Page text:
New engine assembly plant for Rolls-Royce

Assembly line Kluftern Assembly line at new Rolls-Royce plant in Kluftern, Germany (Photo: Rolls-Royce)

Rolls-Royce has opened a new assembly plant for its mtu Series 2000 engines. The facility is located in Kulftern, Germany, hear the headquarters of Rolls-Royce Power Systems in Friedrichshafen.

Plans for the €30 million plant were first revealed in 2021. According to Rolls-Royce, moving production of the Series 2000 engines to a dedicated facility will allow modernisation of the existing Plant 2 at the Friedrichshafen location to provide long-term production space for assembly of the Series 4000 engines.

The new production building is described as being ‘highly energy efficient and climate friendly’. Features include a 1.2 MW peak photovoltaic system that works in conjunction with a building control system designed to prioritise energy efficiency, while vehicle charging stands are available to support e-mobility.

Dr. Jörg Stratmann, CEO of Rolls-Royce Power Systems, said: “Our investments are a clear commitment to the region and to our products and solutions, which are important building blocks of the energy transition in various application areas.

Jörg Stratmann Jörg Stratmann, Rolls-Royce Power Systems CEO, at the opening of the Kluftern plant (Photo: Rolls-Royce)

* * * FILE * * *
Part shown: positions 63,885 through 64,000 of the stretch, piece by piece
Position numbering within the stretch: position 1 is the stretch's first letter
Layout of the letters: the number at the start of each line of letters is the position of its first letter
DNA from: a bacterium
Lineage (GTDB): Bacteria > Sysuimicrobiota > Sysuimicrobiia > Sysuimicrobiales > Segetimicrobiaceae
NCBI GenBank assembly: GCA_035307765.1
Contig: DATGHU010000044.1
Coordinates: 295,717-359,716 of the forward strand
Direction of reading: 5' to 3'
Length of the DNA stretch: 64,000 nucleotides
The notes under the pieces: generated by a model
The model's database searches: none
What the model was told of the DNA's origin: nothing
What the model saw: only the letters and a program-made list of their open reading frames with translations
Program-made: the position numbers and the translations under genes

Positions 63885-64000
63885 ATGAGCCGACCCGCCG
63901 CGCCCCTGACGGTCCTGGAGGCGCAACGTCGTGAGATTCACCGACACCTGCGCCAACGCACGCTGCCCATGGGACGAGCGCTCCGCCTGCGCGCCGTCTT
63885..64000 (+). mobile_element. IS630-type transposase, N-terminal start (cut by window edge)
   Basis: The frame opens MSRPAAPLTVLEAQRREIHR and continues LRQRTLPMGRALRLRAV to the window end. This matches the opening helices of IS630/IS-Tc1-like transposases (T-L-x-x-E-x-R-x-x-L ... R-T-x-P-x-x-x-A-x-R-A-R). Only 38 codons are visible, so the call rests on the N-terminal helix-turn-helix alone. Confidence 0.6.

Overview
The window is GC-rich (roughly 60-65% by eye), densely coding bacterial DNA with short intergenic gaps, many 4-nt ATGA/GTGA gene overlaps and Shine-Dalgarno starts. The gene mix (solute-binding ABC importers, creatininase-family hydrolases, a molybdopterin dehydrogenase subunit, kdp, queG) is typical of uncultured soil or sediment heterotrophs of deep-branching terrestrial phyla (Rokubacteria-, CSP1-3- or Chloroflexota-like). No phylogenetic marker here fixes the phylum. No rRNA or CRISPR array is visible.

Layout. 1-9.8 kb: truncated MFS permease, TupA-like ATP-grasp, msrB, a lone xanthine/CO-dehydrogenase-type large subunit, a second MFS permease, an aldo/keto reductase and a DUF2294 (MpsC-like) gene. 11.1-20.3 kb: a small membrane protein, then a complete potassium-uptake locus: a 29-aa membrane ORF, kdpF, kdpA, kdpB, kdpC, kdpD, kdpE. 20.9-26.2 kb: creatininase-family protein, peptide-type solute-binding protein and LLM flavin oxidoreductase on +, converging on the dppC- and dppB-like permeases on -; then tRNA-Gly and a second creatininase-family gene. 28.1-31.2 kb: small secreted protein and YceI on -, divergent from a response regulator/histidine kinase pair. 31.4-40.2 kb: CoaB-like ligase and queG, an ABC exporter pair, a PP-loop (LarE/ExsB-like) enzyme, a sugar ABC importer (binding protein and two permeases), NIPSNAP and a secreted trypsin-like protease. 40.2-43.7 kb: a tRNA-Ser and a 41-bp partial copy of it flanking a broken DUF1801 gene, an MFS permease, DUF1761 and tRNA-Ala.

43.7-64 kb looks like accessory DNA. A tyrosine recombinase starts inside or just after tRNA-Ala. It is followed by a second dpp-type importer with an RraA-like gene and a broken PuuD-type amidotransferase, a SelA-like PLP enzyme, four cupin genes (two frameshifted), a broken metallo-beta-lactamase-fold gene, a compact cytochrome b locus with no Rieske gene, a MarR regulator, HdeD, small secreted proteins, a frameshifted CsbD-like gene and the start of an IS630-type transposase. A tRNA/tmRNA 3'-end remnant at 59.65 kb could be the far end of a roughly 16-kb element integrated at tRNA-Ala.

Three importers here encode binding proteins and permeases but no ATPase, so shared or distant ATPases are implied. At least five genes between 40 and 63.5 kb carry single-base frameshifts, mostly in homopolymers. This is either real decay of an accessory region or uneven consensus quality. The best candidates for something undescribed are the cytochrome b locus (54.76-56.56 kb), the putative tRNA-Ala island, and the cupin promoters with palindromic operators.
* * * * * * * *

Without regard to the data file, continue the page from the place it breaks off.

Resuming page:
Assembly Kluftern Assembly of Mtu Series 2000 engines at Kluftern (Photo: Rolls-Royce)

“We are convinced that, in conjunction with sustainable fuels and new technologies, the internal combustion engine will play a central role in the future. Because it’s the fuel that matters, not the engine.”

Rolls-Royce is focusing on development of engines that can run on a wide range of sustainable fuels, replacing fossil fuels and significantly reducing carbon emissions. The company has already launched hybrid systems for rail, shipping and energy, as well as intelligent automation systems, with the end-goal of delivering climate-friendly propulsion technologies.

A series of Rolls-Royce engines can use HVO, which produces up to 90% less CO2, together with reduced particulate and NOx emissions.

Stratmann added: “We are doing everything we can to make the internal combustion engine climate-neutral with sustainable fuels and in combination with new technologies. But this can only be achieved if the political framework conditions are set so that alternative fuels can be successfully ramped up.”

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